31 Pope Benedict XVI Caritas in Veritate, #35. 32 For discussion on this aspect see Working Paper 3. 33, accessed 2 March 2010. Companies such as KPMG and Barclays offer a business case for a Living Wage based on gains from higher productivity and lower staff turnover; Rev. Angus Ritchie, personal communication.

  • - 15 -

    for human happiness. Richard Sennett has provided evidence that financial rewards

    do not make people happy, and the instability of present patterns of work in capitalist

    societies have a corrosive effect on character and family life.34 But if prosperity is re-

    defined not narrowly in terms of income, but in a richer more relational way in terms

    of human flourishing, then the possibility of some growth in the poorest regions of the

    world alongside a reduction in growth or ‘downsizing’ in other regions becomes more

    realistic. As economist Tim Jackson comments, ‘Prosperity consists in our ability to

    flourish as human beings- within the ecological limits of a finite planet. The

    challenge for our society is to create the conditions under which this is possible. It is

    the most urgent task of our times’.35

    Increasing awareness of climate change has brought to the surface knowledge of our

    interconnectedness in global terms, that what we do and choose in our own daily

    lives has an impact through a myriad of other similar decisions on the lives of those

    in other parts of the world. Globalization is pervasive in human societies, but climate

    science brings to the surface a natural globalization - a global ecology. If humanity

    makes choices for continued growth economics that disrupt local and global

    ecological systems then the risks are predictable but their extent is not known with

    absolute certainty. The assumption of classical economics is that people will always

    make the most reasonable choices, but this is clearly not always the case.36

    Alternative models of economics that take into account more than just human

    rationality are therefore likely to be more effective in dealing with complex global

    issues. This is one reason why it is so important to stress what Pope Benedict XVI

    names in Caritas in Veritate as an economics of gratuitousness, for this amounts to a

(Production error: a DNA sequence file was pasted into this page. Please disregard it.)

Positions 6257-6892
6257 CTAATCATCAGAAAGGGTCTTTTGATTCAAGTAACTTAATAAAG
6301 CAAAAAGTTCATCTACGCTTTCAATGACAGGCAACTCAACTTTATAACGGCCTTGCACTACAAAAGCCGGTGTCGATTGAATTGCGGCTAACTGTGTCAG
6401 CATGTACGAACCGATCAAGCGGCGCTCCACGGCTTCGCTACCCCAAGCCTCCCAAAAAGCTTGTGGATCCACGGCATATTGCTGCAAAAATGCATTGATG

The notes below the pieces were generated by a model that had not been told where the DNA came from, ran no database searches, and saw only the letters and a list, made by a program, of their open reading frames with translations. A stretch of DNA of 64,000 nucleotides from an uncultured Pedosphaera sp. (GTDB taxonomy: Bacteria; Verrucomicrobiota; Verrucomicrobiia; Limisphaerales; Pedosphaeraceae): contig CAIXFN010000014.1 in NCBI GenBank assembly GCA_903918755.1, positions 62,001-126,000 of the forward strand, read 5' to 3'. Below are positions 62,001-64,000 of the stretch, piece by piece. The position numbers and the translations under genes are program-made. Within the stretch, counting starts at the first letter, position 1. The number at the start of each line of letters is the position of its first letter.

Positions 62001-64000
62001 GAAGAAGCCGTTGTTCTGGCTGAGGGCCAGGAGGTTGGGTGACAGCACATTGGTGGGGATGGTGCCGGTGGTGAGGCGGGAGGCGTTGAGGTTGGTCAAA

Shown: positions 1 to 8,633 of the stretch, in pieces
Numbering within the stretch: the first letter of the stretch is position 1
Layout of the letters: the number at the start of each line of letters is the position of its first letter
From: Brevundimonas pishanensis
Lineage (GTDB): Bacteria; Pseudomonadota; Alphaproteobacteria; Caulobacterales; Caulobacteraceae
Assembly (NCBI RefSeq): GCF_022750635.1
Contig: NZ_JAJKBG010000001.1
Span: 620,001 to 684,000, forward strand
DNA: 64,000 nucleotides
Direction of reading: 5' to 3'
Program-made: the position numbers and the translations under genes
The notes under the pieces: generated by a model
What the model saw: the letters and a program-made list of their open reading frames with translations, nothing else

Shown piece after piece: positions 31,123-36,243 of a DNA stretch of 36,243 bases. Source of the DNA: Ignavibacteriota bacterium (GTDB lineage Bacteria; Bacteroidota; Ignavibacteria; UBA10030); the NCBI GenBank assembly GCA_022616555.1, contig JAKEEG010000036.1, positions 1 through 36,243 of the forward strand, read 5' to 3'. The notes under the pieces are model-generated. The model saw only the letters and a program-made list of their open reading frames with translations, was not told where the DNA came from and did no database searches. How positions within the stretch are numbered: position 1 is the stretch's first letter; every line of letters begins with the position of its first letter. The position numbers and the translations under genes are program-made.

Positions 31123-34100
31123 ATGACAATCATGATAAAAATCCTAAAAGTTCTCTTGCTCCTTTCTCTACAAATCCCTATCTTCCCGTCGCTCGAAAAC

way of living economically that takes global solidarity seriously.

    7. Practical implications: governance and power

    It is the misappropriation of power at all levels of society that leads to many human

    rights and other abuses. Even the manner in which different nation states have been

    set up are often grounded in a bloody history of coercion and violence. The sobering

    reality is that weak governance in many of the poorest regions of the world provides

    34 R. Sennett, The Corrosion of Character: Personal Consequences of Work in the New Capitalism, (New York: W.W. Norton, 1999).

    35 Prosperity Without Growth? The Transition to a Sustainable Economy Sustainable Development Commission, 2008.

    36 Paul Ormerod, Butterfly Economics: A New General Theory of Economic and Social Behaviour, (London: Faber and Faber, 1999).

  • - 16 -

    the context for further conflict and strife that undermines even the best efforts to

    foster the most basic elements of human flourishing. The focus on Iraq and

    Afghanistan by the UK media ignores the stark reality that there are at least thirty-

    three other ongoing conflicts of extreme violence in other parts of the world.

    CAFOD’s comments on the crucial issue of weak governance and security are

    pertinent here:

    Conflict tears apart families and splinters communities; it destroys social

    infrastructure and makes work to prepare for a better future, such as

    education, next to impossible. Conflict undermines efforts to reduce

    maternal mortality or defeat the scourge of deadly diseases. Conflict and

    lawlessness encourage criminality, deter investment and prevent normal

    economic activity. Of the 150 wars fought between the end of World War

    II and the mid 1990’s, more than nine out of ten were fought in the

    developing world.37

    The uncontrolled arms trade has left millions of people living in fear of violence.

    Where conflict is acknowledged, this consumes 250% of an average country’s GDP.

    Environmental stress is one of the factors that ignite conflict, which may be one

    reason why Pope Benedict XVI 2010 World Day Message of Peace stressed the

    need for environmental responsibility. But the developed world has its own history of

    conflict to contend with in the manner in which nation states have emerged.

    Cavanaugh has put this starkly thus:

    The whole apparatus of the state arose to enable princes to wage war

    more effectively. As Charles Tilly has written, "War made the state,

    and the state made war." The modern nation-state is founded on